Letter to the editor: Gaelic Football is way too focused on rules and rule changes

Longford Leader Reporter

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Longford Leader Reporter

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Croke Park

Dear Editor,

I read Mattie Fox's piece regarding gaelic football dying.

I don’t quite agree with his analysis. There is a problem with gaelic football, but I don’t think Mattie identified it.
As a one time inter-county player, and coach at many levels, including inter-county, and as one who had two motions processed as far as congress, and at 66 years , I have a developed view and perspective.

Firstly, me thinks gaelic Football is way too focused on rules and rule changes, rather than on game skills. It seems to me that many coaches know nothing of the traditional skills of GF, but rather take their versions of football from soccer.

Gaelic is today, IMHO, soccer with permission to handle the ball. The game has been effectively stripped of the most basic skill which is that of winning possession at every position on-field. Likewise , it seems to me that referees are taught by rule and not by skill.

Secondly, GAA members have fallen fatally into the trap of believing that Croke Park is responsible; The GAA, up to the arrival of Dessie Farrell and the players association, was the most effectively democratic system in the world, in any aspect of society.

That democracy empowered every member equally to ‘motion'’ the organisation for any purpose, and how to do same was in the rule book. No such equivalent exists anywhere else, and most certainly not in the political world. In 1989, I motioned congress , through Laois county board, and the Annanough club, to have Dublin divided into two.

Alan Larkin of the Dublin 1974 team, once explained, how, after training Dublin minors to win an all Ireland, he had the panel down from 1000, to 200 in the October prior to championship start. The simple fact is that there are thousands of fine players in Dublin who can never ever entertain the hope of playing for their county; this is sad, and also disgraceful.

I go so far as saying there are more players of sufficient standard in Dublin, prohibited from playing at intercounty level, than there are actually playing inter country football in all of Leinster; if that doesn't define stupid then there is no such concept.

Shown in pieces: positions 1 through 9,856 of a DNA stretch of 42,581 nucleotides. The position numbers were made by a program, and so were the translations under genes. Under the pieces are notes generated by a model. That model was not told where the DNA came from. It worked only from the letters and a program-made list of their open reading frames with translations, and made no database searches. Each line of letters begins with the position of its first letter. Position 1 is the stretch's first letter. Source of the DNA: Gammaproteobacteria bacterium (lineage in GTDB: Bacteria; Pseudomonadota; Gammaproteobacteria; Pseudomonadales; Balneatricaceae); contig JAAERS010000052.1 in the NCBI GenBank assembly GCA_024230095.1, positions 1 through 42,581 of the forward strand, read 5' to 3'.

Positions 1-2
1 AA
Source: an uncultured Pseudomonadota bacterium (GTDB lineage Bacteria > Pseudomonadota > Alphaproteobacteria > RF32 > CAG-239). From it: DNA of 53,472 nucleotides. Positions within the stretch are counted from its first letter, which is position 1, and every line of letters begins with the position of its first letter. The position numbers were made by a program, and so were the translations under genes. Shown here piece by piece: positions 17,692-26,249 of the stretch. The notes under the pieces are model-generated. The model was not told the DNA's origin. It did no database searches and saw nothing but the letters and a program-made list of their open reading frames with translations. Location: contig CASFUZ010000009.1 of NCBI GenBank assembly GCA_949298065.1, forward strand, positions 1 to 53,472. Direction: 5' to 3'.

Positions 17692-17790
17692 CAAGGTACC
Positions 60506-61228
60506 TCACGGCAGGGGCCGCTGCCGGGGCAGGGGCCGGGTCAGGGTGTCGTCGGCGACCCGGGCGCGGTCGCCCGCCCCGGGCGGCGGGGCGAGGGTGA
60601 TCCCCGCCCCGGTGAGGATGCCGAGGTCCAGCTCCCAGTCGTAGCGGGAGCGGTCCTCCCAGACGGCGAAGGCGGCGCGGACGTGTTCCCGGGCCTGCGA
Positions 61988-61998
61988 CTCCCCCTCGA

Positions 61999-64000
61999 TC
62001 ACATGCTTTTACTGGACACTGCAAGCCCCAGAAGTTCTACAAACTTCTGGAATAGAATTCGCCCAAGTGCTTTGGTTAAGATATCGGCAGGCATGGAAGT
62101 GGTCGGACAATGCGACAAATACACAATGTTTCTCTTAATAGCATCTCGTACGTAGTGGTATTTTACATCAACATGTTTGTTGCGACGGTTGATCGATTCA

My personal view is that intercounty activity needs to be driven back into the clubs ,the real source of its onetime strength, and the only hope for the future of the game as a community based sport.

I go so far as to suggest that all clubs in Ireland with community populations above 70,000 (or 100,000) be allowed and encouraged to enter the All Ireland series; if this were then played on a league basis, there would be vastly more equality, more fair play, more players at higher levels, and a whole new world would open up for clubs and club players.

I am suggesting no national league and no inter-county championship as is, but an All Ireland championship, on a league basis, with possibly 60 or 80 teams participating.

This would put an end to the professionalisation of intercounty business, at the expense of clubs and clubs players, and ultimately at the expense of communities.

Le Buíochas, and thanks for raising this issue,

Seamas O Muilleaneoir,
Laois

PS: I knew Eugene McGee; I met him first in UCD in 1970, when he was driving a taxi full of UCD footballers. He made a wonderful contribution all round.

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